Make Your Yard a Refuge
Alongside climate change, we are witnessing what Elizabeth Kolbert refers to as the sixth mass extinction event on Earth: insects across the planet are dying off, with one in three species listed as endangered as of 2019, and a recent report found a majority of bird species in the United States are declining in population too. Much like the climate crisis, the causes of this biodiversity crisis generally stem from human behavior. Through our actions, we all have the power to create real, lasting impact in our communities and our environments. Especially when we join together and move towards better ways of living.
One such action is growing native plants in and around your home or “rewilding” your garden, while advocating for native flora throughout your community. In this way, you can make the area around you a refuge to the birds, insects, fungi, and more in desperate need of native green spaces, while also making a more climate-resilient community for you and your neighbors. For example, you can add native wildflowers to attract bees, butterflies, and other pollinators. Native flora is also a great way to support soil biodiversity. By relinquishing some gray infrastructure back to green, we can increase the space native species have access to. Planting native flora provides native fauna a distinct advantage against their own invasive rivals, as they have evolved alongside these plants and some have developed symbiotic diets and behaviors. Plus they make for more beautiful surroundings for you to enjoy!
BECOME A REWILDING GUARDIAN Rewilding does not mean planting and forgetting. Humans have been managers and protectors of native habitats across the globe for generations, and we have an important role to play as we attempt to return to a more harmonious relationship with the world around us. While native plants will usually require less maintenance than an invasive species because of their natural acclimation to your area's climate, monitoring any space you’ve cultivated will be important to ensure weeds and other pests don’t encroach on the refuge you are creating. And while you are performing this maintenance, you can switch to electric gardening tools to reduce your climate pollution! By acting as a manager and a guardian of a native garden, you will grow closer to your own habitat, and you will have the opportunity to witness native plants and any animal visitors they attract as the seasons and weather change.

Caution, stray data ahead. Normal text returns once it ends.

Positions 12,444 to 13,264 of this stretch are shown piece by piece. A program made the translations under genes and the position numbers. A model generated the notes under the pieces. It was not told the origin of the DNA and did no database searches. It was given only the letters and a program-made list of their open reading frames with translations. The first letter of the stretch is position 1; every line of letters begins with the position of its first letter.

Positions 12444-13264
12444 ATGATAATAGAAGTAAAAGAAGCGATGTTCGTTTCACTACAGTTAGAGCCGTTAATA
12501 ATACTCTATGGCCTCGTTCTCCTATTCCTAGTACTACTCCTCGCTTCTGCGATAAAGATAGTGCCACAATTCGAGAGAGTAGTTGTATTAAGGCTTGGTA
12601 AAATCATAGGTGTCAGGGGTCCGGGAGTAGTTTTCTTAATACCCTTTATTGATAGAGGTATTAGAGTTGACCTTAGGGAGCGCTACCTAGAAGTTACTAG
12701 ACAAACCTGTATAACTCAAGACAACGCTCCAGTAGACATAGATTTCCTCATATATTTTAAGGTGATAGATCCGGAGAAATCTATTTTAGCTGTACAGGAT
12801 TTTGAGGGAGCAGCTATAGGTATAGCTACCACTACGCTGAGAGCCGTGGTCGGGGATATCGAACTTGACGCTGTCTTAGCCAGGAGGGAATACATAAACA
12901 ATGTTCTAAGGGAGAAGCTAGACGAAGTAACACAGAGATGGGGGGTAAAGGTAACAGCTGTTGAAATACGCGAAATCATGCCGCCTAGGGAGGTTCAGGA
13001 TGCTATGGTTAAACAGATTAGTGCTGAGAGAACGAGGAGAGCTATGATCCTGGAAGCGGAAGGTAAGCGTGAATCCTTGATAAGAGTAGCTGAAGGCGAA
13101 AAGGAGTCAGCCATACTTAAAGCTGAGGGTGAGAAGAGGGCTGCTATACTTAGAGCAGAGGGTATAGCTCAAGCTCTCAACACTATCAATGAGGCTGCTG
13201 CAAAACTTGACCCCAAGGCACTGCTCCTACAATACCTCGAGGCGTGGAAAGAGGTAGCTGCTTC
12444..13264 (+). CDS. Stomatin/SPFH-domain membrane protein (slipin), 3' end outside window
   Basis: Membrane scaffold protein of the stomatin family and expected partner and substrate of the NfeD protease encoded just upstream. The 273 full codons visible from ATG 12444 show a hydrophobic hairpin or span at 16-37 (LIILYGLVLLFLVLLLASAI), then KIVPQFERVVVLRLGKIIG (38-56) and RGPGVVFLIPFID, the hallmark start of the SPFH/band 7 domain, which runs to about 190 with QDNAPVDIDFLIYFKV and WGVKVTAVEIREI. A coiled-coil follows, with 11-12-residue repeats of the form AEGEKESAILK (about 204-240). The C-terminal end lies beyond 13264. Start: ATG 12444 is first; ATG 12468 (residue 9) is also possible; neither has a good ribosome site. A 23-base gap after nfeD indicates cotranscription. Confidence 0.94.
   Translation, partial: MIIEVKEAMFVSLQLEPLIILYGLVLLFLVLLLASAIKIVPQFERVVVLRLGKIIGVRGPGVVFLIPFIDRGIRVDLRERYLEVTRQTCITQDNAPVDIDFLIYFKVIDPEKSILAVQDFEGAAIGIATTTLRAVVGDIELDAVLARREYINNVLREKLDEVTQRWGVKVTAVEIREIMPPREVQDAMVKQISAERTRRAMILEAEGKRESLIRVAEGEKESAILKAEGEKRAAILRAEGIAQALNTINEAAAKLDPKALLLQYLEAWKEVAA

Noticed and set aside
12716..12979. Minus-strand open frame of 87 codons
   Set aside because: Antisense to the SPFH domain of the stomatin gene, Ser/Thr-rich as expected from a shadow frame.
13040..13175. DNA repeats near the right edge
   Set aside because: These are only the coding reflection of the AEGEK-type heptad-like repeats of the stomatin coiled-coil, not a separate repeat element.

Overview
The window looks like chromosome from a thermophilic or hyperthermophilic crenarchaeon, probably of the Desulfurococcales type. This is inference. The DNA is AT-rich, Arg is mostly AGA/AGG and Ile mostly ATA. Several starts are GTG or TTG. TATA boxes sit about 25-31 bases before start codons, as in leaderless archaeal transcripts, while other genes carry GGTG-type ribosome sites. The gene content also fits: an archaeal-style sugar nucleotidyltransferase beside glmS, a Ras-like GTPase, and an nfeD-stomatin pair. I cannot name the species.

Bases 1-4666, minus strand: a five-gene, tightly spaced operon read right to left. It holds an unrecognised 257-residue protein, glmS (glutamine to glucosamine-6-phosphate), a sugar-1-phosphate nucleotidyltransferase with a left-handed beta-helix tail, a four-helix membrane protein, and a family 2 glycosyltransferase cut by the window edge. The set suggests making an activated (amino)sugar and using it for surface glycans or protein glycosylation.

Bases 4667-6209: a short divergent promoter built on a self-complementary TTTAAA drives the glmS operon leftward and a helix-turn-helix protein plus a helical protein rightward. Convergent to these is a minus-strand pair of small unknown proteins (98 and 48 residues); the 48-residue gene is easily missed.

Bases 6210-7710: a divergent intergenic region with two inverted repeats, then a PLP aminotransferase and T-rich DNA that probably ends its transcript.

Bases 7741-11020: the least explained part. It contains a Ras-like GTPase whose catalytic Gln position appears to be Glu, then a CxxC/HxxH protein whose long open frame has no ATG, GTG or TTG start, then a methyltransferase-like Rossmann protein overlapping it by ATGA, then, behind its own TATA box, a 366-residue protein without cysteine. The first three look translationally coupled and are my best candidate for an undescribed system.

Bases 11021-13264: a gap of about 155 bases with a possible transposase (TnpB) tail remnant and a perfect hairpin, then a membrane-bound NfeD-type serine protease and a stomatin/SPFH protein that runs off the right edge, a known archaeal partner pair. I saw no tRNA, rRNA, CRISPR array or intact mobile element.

An added benefit to a native green space is that the plants are accustomed to your area’s natural climate. This means areas prone to heavy rainfall will have natives that thrive on mass amounts of water and can act as stormwater retention solutions and help to mitigate flooding, while areas prone to drought will have native species that need little water to grow.
FINDING AND PURCHASING NATIVE FLORA Despite their many benefits, native flora can be hard to find at big box retailers. It’s best to look for a local plant nursery, many of whom specialize in native plants and would be able to assist in planning any projects to ensure the right plants are put in the right places. Pop up sales in the spring and fall of local plants are common in some areas and can be found online or by asking around. Local landscapers can also be a great resource in planning gardens and acquiring native plants.
It’s possible, with the right know-how and care, to gather seeds and clippings from native plants near you to propagate your project. If you are going to do so, you must be mindful of foraging and clipping with respectful for the ecosystem you are harvesting from. Robin Wall Kimmerer offers great advice in this regard. A few of her suggestions for an honorable harvest are to (1) ask permission of the ones whose lives you seek and abide by the answer, (2) take only what you need and leave some for others, (3) use everything you take, and (4) share as the Earth has shared with you. For her full guide toward harvesting from the Earth, you can read her book, Braiding Sweetgrass.
However big or small your space may be, native plants are an incredible way to exponentially increase their benefits to you, your community, and your ecosystem. Happy growing!
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